Emergency Medical Responder 1A: Introduction
Emergency Medical Responder Career Pathway Course Units
Unit 1: Emergency Medical Systems
Often, a critical part of health care occurs before a patient even enters a hospital. Together, we’ll discover the exciting world of prehospital emergency medical care and learn the structure of the emergency medical system. You’ll quickly see how you as an emergency medical responder can play a vital role in providing care to patients. In addition, you’ll learn about the responsibilities you will hold as a professional medical responder as well as the necessary ethical and legal considerations. Finally, you’ll gain an understanding of how to handle stressful situations you may face and learn self-protective measures that are critical to your own safety.
Unit 2: Primary Assessment
Emergency Medical Responders are often the first on the scene. Having a standardized approach to assessing both the scene and patient helps provide structure and clarity to often chaotic incidents. Here, we’ll cover patient assessment techniques, including the first stages of the patient assessment plan, and learn how to determine whether the patient requires immediate transport. Get ready – there’s a lot to cover!
Unit 3: Secondary Assessment
The primary assessment helps you identify, form a general impression of, and deal with any life- or limb-threatening injuries. But what comes next? During the secondary assessment, you become a kind of medical detective, uncovering gaps in your understanding of the patient’s condition. You dig more deeply and ask questions, building on your initial patient assessment. You obtain a detailed patient history, assess pain, take vital signs, and complete a head-to-toe examination. This systematic approach used on each patient will help make you more efficient and effective as a medical responder. You will also learn techniques to clearly record and report your findings to lay a solid foundation for the care the patient will receive from EMS and hospital staff.
Unit 4: Airway Management
As an EMR, you will be called upon to respond to and manage life threats. We will teach you the interventions needed to preserve life. Assessment and management of a patient’s airway and breathing are two of the most time-critical, life-saving measures you can take. You’ll learn how to assess breathing in more detail; open and secure an airway; suction an airway and clear debris; and use oxygen therapy and ventilation devices.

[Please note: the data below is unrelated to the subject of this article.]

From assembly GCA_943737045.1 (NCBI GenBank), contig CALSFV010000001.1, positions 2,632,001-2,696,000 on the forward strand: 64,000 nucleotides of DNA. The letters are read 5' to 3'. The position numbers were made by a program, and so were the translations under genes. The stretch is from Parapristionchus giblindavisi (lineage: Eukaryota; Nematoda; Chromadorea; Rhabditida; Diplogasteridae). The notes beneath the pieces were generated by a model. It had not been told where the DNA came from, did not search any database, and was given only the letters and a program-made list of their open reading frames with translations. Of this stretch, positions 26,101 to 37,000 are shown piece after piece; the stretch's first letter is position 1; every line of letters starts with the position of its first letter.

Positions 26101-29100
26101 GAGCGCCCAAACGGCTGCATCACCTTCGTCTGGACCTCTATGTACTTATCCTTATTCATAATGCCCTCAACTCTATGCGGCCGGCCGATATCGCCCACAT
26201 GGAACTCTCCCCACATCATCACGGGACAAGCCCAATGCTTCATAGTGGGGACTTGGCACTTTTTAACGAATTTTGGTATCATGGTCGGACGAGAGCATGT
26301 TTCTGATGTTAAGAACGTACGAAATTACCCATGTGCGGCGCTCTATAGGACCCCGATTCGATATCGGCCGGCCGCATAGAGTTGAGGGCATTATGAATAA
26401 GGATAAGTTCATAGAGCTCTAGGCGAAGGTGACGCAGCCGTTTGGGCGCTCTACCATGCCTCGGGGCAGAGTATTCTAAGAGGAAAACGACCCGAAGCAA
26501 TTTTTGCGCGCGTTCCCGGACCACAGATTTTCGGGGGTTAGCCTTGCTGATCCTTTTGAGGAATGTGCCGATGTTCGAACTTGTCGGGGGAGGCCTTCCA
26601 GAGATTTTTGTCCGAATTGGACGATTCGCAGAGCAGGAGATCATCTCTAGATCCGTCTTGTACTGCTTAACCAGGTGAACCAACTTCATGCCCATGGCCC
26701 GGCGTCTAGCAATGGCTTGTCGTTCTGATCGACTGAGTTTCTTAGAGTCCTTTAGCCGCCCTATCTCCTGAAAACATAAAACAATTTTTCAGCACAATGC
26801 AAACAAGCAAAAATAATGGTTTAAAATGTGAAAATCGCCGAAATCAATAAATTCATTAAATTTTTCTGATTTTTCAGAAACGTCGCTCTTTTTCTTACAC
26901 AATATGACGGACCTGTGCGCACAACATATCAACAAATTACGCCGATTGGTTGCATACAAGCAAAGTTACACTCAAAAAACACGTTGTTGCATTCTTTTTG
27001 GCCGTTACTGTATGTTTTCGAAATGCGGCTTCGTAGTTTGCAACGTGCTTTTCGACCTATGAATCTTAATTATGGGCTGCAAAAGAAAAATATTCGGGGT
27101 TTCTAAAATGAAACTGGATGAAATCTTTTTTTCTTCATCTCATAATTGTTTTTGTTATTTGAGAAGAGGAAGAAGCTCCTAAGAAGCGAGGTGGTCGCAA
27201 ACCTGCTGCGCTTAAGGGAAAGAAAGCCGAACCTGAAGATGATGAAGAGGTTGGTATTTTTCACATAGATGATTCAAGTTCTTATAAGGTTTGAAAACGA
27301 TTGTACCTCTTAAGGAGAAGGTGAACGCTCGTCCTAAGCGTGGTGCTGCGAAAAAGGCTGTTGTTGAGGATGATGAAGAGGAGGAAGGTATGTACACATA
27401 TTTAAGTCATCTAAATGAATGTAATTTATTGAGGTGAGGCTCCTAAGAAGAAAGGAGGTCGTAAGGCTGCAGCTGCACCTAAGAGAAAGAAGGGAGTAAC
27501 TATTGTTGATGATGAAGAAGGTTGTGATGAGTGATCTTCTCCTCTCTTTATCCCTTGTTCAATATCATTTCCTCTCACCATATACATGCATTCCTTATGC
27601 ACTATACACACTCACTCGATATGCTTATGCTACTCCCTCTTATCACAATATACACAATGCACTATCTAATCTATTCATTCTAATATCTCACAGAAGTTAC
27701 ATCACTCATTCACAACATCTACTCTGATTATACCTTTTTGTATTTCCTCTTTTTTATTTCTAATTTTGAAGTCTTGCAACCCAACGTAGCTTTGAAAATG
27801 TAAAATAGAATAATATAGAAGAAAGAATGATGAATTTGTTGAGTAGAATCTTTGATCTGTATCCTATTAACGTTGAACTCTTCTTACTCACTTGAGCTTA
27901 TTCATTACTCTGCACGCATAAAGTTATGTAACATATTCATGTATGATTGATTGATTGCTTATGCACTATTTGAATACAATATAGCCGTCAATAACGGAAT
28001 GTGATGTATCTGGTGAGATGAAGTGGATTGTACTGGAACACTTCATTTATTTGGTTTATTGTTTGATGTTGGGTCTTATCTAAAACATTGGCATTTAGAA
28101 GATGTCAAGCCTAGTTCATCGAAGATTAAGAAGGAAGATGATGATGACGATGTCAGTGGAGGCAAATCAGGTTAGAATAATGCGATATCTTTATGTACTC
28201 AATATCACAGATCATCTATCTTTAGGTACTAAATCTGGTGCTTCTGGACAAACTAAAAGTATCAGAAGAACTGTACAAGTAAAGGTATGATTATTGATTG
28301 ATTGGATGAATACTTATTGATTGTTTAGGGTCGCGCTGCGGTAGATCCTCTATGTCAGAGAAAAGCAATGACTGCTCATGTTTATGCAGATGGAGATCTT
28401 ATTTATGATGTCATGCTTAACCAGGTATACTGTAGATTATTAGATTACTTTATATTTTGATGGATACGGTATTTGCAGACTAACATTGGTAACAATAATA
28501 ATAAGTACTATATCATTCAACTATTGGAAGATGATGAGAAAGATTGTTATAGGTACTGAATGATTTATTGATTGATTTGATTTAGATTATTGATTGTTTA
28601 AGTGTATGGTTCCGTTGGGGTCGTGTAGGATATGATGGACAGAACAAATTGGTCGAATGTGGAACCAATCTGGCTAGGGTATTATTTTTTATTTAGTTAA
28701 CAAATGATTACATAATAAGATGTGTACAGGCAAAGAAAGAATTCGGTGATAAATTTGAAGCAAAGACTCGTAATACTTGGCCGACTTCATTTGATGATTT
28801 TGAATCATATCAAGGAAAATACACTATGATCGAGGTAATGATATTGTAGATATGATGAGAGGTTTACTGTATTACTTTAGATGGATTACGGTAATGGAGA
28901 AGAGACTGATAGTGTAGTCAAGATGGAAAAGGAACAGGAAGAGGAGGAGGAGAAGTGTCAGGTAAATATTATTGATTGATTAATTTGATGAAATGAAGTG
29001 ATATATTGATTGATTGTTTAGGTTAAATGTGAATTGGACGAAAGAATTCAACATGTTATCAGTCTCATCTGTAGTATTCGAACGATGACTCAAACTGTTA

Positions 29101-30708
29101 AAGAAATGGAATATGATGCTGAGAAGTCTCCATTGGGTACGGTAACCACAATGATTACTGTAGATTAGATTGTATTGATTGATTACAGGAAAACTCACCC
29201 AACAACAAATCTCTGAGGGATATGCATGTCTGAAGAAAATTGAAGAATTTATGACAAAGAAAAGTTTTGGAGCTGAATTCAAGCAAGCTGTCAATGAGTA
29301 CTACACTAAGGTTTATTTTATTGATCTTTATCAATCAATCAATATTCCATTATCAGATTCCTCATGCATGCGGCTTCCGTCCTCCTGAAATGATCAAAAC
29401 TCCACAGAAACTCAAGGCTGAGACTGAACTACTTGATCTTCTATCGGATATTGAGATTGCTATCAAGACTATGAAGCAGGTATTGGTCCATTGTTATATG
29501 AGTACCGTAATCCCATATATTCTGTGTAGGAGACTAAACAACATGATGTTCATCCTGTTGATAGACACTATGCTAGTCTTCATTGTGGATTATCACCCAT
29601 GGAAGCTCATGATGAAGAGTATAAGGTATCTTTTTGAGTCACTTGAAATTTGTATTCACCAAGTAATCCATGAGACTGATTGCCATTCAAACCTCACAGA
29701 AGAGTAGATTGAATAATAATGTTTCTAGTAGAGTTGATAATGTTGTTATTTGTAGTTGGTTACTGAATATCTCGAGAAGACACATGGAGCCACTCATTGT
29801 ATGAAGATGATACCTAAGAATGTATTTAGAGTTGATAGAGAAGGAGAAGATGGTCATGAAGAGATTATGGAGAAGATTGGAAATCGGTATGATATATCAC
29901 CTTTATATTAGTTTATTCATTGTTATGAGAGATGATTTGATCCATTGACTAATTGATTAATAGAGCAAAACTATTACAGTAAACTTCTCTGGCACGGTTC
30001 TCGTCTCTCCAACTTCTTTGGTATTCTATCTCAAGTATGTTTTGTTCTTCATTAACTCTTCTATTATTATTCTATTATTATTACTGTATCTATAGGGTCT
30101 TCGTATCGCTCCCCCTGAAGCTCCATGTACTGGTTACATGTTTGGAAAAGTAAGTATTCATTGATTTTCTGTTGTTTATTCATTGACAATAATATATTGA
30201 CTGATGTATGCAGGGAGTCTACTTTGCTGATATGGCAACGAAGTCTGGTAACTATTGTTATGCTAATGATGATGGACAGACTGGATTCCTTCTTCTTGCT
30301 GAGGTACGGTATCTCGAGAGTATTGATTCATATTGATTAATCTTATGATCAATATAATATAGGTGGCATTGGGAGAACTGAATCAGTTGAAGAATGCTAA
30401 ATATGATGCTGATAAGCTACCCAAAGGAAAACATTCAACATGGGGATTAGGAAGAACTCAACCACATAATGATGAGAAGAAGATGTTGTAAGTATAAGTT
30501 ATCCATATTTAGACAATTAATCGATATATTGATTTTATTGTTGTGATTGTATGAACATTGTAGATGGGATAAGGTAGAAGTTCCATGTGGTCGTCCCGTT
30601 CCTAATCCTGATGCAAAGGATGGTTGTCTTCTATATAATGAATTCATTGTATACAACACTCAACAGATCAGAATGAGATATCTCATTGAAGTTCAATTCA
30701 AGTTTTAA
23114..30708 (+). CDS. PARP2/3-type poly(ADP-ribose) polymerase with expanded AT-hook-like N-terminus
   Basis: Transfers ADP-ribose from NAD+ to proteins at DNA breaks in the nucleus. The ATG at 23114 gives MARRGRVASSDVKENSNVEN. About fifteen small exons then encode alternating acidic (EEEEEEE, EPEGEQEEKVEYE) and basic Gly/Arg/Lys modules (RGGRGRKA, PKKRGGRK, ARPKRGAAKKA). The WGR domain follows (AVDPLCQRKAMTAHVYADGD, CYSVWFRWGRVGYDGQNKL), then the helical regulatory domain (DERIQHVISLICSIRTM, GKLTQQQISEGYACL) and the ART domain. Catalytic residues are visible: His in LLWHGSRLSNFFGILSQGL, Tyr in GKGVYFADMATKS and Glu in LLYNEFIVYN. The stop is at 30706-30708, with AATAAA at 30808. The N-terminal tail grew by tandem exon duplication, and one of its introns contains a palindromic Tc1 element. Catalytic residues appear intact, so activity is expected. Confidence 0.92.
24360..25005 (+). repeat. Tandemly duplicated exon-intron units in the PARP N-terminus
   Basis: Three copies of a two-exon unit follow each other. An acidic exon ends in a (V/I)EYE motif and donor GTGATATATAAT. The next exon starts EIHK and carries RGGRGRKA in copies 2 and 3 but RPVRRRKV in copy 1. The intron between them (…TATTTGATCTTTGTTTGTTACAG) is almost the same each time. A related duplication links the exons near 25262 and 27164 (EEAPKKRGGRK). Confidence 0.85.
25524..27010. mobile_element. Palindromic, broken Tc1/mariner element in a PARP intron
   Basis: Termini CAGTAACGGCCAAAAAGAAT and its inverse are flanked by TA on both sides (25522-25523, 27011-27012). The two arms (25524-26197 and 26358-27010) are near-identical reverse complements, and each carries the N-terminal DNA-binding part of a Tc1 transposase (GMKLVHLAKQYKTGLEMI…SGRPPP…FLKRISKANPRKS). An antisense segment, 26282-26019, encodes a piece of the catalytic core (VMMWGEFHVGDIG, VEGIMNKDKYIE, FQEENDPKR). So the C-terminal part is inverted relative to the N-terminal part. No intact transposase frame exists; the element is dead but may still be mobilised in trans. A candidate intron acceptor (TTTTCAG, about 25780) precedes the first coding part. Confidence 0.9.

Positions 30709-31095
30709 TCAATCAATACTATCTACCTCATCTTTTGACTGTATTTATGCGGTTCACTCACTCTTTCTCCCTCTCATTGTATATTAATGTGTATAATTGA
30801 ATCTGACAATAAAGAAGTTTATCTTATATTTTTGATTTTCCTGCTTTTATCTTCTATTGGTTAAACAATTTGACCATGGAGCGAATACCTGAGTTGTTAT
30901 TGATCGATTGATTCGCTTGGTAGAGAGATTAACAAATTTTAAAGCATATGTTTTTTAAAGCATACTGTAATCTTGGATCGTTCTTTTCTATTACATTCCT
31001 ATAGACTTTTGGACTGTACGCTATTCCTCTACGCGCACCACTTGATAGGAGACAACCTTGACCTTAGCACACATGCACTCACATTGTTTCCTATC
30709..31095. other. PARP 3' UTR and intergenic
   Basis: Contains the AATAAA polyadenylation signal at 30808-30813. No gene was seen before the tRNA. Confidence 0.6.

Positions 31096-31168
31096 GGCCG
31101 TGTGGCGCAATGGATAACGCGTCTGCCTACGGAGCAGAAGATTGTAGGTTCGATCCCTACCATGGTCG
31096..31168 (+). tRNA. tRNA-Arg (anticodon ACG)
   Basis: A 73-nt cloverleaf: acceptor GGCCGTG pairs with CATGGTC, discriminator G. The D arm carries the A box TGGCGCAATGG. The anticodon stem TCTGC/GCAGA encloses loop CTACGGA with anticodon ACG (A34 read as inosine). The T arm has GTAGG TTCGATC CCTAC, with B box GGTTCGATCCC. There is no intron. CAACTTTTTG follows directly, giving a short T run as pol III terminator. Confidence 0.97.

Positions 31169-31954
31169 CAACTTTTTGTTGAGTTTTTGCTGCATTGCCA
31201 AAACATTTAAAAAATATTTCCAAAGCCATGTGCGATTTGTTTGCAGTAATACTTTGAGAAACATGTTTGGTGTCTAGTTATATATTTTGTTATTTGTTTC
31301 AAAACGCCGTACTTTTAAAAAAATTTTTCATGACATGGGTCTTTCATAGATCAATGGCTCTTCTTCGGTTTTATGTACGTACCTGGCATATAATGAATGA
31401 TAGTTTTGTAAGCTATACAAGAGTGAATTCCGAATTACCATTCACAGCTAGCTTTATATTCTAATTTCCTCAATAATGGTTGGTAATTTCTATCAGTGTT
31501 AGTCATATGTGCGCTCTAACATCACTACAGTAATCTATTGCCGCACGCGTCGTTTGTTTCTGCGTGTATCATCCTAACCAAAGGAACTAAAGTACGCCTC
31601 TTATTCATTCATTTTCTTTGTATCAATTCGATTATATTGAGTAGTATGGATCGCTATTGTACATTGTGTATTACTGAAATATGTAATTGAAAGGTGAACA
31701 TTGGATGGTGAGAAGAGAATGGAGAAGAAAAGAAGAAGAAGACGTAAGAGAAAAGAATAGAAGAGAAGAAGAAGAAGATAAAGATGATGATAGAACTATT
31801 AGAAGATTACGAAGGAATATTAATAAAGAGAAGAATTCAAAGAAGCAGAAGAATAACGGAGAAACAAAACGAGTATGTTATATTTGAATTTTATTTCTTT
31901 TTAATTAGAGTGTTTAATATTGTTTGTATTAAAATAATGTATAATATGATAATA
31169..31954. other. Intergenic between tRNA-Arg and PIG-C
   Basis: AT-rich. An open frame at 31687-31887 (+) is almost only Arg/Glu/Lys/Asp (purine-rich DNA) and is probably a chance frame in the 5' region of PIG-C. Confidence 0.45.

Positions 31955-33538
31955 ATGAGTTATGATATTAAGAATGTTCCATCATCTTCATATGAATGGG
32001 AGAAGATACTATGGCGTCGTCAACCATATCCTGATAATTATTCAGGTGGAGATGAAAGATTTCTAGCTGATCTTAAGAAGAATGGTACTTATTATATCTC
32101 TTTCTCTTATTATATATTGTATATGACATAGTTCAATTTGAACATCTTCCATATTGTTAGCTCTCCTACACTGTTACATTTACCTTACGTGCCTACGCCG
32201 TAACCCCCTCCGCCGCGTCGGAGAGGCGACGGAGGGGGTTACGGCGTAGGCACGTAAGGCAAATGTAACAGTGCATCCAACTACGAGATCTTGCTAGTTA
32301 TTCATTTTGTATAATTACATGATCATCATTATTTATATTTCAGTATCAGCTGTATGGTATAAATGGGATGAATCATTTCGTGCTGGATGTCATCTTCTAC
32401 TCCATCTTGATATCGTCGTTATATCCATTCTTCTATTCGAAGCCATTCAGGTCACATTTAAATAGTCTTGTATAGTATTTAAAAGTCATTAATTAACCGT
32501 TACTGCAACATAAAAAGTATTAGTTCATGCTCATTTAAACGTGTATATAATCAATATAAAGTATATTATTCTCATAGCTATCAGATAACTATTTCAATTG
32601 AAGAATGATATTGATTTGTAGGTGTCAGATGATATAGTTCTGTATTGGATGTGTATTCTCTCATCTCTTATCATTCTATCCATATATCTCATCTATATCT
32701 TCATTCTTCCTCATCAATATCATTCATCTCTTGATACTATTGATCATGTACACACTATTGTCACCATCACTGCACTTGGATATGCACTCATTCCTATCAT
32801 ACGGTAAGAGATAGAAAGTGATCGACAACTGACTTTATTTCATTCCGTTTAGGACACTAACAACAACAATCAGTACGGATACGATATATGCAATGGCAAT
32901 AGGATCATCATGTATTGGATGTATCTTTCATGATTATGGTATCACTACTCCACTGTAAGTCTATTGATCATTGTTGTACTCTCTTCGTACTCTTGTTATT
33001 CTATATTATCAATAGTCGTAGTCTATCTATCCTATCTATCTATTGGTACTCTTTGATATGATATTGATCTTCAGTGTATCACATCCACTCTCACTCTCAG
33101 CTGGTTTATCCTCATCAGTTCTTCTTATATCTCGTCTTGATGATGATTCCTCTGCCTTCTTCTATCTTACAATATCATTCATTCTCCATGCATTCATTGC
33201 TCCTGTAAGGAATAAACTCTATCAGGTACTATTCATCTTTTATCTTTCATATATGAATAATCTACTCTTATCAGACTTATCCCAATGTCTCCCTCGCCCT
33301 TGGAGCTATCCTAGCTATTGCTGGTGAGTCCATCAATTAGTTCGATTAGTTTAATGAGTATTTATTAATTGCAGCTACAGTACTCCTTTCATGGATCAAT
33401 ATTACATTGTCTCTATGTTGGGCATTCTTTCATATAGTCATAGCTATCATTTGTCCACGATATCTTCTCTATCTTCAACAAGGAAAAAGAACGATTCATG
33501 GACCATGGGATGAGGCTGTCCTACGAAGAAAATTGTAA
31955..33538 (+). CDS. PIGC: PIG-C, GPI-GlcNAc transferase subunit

Unit 5: Cardiac & Respiratory Emergencies
The fastest-paced calls an EMR will respond to are for patients in cardiac or respiratory emergencies. When a patient can’t breathe or their heart isn’t functioning properly, their life is in the balance. As an EMR, you can make a significant difference in patients’ outcomes during respiratory and cardiac emergencies. Here, we’ll look at how to identify respiratory as well as cardiac illnesses and respond to emergencies, including heart attacks and choking. What you learn could save a life!
Unit 6: Medical Emergencies
Delve into the world of medical detective work by investigating the reasons your patient isn’t acting normally or is unconscious. Here, you will learn about the causes of altered mental states and some of the more common reasons behind abdominal discomfort. When you know what signs to look for, you can more quickly assess the possible issue affecting your patient. Considering the treatments available for each issue will give you a path to follow as you handle the emergency.
Unit 7: Trauma Management
Broken bones and bleeding might be the stuff of movies, but they are also the realities of many incidents requiring the dispatch of an EMR. You will need to assess and treat patients both rapidly and decisively to prevent further injury or death. Trauma management can be high-adrenaline and graphic. Still, it is rewarding to see your efforts make a difference right before your eyes.
Unit 8: Other Medical Emergencies
Our body systems can be doing their jobs on the inside to keep us going when our health is suddenly threatened by things or conditions in the external environment. Poisons that make their way into the body can cause serious harm, including those obtained from bites, stings, and drug overdoses. Let’s dig further into how allergies affect the body and what happens when an allergic reaction becomes life-threatening. Extreme temperatures can also impact the body’s ability to function, so learning about the different heat- and cold-related emergencies patients may face can help you provide the best care possible.